Upcoming events in New Zealand and overseas.

  • All day

    International conference “Oral History in Action”, Poland, Cracow, March 28-30, 2019
    by Marta Kurkowska-Budzan

    Call for Papers

    Polish Oral History Association (PTHM), established in 2009 in Krakow, brings together people and the circles that use oral history in their work in various areas of academic, cultural or social life. On the occasion of the 10th anniversary of the POHA, together with the Institute of History of the Jagiellonian University in Krakow and the Wrocław “Remembrance and Future” Centre, we would like to invite you to take part in the international conference Oral History in Action, that will take place in Krakow on 28-30 March 2019.

    The history of oral history started from practise of first recorded interviews. Therefore, oral history, like no other branch of the humanities, is intrinsically linked to social, civic or interpersonal engagement of an oral historian and oral history itself. Because of that we would like to pose a question whether oral history do (or should do) change social reality: for good or for bad, intentionally or accidentally? Reflection about that engagement, its characteristics, problems and consequences, especially in countries of Central and Eastern Europe, is located in the centre of the conference’s topic. Profiting from the transdisciplinary character of oral history, we hope that our meeting in Krakow will create a space for confrontation and discussion about different approaches to oral history presented by the academia, museums and other cultural institutions, or by NGOs. We are convinced that this multitude character of oral history in historiography, sociology, anthropology, psychology etc., as well as in our contemporary (digital) culture and public life, is both the biggest chance and main challenge for oral historians and their discipline.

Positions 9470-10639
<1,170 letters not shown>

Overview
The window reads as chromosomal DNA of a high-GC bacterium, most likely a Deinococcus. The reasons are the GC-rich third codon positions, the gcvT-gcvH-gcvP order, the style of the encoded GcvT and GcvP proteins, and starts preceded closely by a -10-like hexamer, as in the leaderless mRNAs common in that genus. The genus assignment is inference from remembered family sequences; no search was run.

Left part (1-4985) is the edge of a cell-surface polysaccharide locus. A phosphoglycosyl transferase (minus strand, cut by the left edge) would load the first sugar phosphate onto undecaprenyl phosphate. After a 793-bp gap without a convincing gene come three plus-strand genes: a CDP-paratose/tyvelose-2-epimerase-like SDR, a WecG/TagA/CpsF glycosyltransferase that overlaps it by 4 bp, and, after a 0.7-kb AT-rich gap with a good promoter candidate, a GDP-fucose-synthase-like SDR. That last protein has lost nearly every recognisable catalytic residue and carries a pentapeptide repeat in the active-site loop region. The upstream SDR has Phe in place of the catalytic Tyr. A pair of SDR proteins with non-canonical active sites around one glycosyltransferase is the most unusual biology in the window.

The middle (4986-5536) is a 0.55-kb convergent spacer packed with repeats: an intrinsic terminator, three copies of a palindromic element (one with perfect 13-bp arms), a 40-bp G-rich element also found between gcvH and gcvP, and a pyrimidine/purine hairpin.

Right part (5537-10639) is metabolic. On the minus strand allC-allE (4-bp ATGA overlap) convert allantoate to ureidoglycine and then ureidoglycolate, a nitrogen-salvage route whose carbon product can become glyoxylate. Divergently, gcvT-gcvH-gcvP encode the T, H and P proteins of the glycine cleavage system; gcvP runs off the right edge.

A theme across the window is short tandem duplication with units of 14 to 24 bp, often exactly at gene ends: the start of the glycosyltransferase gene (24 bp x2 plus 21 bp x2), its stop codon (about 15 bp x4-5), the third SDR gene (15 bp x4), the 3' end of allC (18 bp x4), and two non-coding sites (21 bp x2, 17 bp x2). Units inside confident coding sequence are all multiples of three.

We are seeking for papers reflecting oral history as an activity and considering its consequences, touching at least one of the following topics:

    · oral history in contemporary social sciences and humanities: innovative projects and approaches, interdisciplinary and transdisciplinary character as an epistemological challenge;

    · practical and conceptual challenges of doing oral history in minority groups (e.g. discriminated, advanced aged etc.)

    · oral history as a public history: local, national and international level;

    · oral history and politics, or political dimension of practising and promoting oral history;

    · oral history as a tool of intentional social change vs. researcher’s neutrality: epistemological and ethical dilemmas;

    · oral history as a formof social and communal activity;

    · oral history as a form of therapy;

    · place of oral history in theory and practise of contemporary museums and NGOs;

    · interviewees in the education projects: aims, forms and limits of engagement;

    · new media and oral history: usage and abusage of memories in the Internet;

    · legal problems of doing oral history

    To apply with a paper please send an abstract in English (approx. 300 words) along with your presentation title and your short bio to: oralhistoryinaction@pthm.pl

    Deadline for submissions: 30 November 2018

    The list of the chosen participants will be announced on 20 December 2018.

    There is no fee for taking part in the conference. Chosen texts will be published in peer-reviewed journal “Wrocław Yearbook of Oral History”(https://wrhm.pl/wrhm/about).